On March 4, 1934, perhaps the most sensational event in Brookside history took place when local resident Theodore Kidder was gunned down in front of Brookside Drug. Many of the following details were provided by Mrs. Alta Johnson, a niece of Ted Kidder. Mrs. Johnson has told her story on a program about Baby Face Nelson that aired on the Biography Channel on February 9, 1998. She has also graciously provided copies of family pictures of Kidder to the St. Louis Park Historical Society.
35-year-old Kidder was originally from Council Bluffs, Iowa (also reported as LaCrosse, Wisconsin) and was survived by a brother, E. Dean Kidder of St. Paul. He had spent most of his life in St. Paul, and was an avid sportsman, fisherman, swimmer, and hunter. He married Bernice (rhymes with furnace) Duxbury in about 1926. He worked as an ammunition salesman for the National Lead Company, 102 West Fairfield Ave. He also worked other part time jobs, one in particular at the Kennedy Brothers Arms Company. St. Paul in the 30’s was a known haven for gangsters, and Kidder was clearly associated with them. Besides the fact that he often played golf with them, he was probably procuring ammo for them on the side.
Around this time the St. Paul sales office of National Lead was merged with the facility in St. Louis Park, which would explain why Kidder had moved to 4081 (then 4055) Alabama in St. Louis Park in about October 1933. Incidentally, his wife had recently left the Glen Lake Sanitarium after a five-year bout with tuberculosis, and probably knew nothing of her husband’s gangster activities.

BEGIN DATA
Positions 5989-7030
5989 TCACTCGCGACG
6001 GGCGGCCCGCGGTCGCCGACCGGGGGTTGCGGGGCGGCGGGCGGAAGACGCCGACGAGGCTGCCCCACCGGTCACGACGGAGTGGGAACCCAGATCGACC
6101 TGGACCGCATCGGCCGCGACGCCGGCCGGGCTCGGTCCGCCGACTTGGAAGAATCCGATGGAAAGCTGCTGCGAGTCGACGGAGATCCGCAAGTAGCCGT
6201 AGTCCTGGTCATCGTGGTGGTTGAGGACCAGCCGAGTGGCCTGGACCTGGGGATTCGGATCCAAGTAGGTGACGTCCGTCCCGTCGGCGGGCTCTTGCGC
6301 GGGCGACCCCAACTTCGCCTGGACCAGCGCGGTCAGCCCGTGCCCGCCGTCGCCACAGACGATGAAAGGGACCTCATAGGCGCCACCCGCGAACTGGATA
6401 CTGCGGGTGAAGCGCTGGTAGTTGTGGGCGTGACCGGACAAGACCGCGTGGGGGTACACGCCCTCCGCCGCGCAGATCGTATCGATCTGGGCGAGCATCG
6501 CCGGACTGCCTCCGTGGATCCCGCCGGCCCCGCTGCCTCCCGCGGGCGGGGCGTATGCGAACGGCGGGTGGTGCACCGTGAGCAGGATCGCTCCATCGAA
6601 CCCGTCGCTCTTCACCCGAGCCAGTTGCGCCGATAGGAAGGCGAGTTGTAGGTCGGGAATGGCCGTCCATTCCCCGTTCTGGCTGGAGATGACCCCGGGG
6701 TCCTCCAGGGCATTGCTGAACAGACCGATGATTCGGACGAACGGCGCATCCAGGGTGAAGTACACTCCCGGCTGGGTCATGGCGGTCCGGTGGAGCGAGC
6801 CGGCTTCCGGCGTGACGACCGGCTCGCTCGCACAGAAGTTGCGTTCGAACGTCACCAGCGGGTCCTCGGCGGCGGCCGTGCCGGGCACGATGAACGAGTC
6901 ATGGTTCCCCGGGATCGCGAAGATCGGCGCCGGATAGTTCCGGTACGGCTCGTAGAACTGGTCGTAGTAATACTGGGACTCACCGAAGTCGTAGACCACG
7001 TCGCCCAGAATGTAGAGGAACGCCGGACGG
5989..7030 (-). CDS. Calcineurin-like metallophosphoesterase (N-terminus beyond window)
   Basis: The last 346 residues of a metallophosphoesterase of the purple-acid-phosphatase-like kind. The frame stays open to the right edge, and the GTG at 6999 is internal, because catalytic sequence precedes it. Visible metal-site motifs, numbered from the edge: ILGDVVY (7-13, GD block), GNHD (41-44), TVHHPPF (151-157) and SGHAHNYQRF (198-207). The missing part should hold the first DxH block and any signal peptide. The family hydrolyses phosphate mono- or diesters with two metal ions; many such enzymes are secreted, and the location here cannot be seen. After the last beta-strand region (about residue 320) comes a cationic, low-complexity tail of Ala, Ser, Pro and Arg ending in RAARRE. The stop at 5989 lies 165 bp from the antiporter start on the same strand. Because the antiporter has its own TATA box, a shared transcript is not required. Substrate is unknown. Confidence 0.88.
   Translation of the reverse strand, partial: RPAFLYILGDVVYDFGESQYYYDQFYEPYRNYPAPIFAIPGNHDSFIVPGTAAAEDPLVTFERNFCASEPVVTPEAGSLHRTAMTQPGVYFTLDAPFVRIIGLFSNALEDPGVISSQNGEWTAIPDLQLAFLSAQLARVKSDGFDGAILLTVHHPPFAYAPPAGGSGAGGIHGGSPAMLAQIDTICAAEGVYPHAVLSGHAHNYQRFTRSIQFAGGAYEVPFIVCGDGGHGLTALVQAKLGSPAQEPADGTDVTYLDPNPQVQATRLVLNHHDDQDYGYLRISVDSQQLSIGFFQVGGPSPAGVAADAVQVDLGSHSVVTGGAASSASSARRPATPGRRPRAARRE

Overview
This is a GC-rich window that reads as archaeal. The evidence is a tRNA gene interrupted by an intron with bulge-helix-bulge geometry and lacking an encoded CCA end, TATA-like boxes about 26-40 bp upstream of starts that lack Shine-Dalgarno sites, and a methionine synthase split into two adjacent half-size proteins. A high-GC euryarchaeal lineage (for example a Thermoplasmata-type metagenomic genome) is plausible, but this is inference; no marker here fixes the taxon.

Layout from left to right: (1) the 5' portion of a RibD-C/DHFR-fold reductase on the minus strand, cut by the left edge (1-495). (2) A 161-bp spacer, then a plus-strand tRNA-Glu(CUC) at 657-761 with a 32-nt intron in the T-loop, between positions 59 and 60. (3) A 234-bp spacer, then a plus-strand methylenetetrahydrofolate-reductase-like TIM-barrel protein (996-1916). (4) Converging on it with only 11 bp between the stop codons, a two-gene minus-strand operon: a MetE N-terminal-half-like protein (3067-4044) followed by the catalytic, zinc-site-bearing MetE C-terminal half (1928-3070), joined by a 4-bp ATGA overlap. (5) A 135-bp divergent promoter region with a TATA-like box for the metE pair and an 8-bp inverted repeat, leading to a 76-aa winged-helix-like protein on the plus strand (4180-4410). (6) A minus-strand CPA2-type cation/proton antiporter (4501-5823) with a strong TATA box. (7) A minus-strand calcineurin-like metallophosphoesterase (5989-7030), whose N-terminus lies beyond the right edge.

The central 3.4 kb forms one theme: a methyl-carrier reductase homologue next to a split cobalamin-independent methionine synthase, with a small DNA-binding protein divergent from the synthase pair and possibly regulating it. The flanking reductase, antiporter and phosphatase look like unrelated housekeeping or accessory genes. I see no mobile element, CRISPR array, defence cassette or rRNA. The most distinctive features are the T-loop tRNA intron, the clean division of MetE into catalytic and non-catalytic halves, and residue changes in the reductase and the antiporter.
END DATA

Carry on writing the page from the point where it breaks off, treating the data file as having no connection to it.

For whatever reason, his former associates were not happy with him, and the gunmen were looking for him that night. Neighbors reported that a large sedan had circled his block several times, flashing a light on his house each time. Another car found him on Chicago and Lake, where Kidder, his wife, and mother-in-law Effie were driving home from a child’s birthday party in Minneapolis. Four men in fedoras in a blue Hudson with California plates bumped Kidder’s car from behind, leading his wife to believe the men were angry about the fender bender.
The men in Fedoras followed Kidder home, and when he saw that they were still there, he drove around the block. He pulled over on Brookside, and the Hudson pulled in behind him. Kidder walked to the back of his car and had words with one of the men who had also exited his car saying “Come over here, Ted, we want to talk to you.” After their “talk,” one of the men in the car pulled out his gun and shot him through the window with 17 copper-jacketed .32 caliber bullets. Three of them made their mark. Kidder’s mother-in-law screamed “What have you done?” and the gangster shouted “Keep your damned mouth shut or we’ll give it to you too.” [or “Shut up, old lady, or we’ll get you too.”]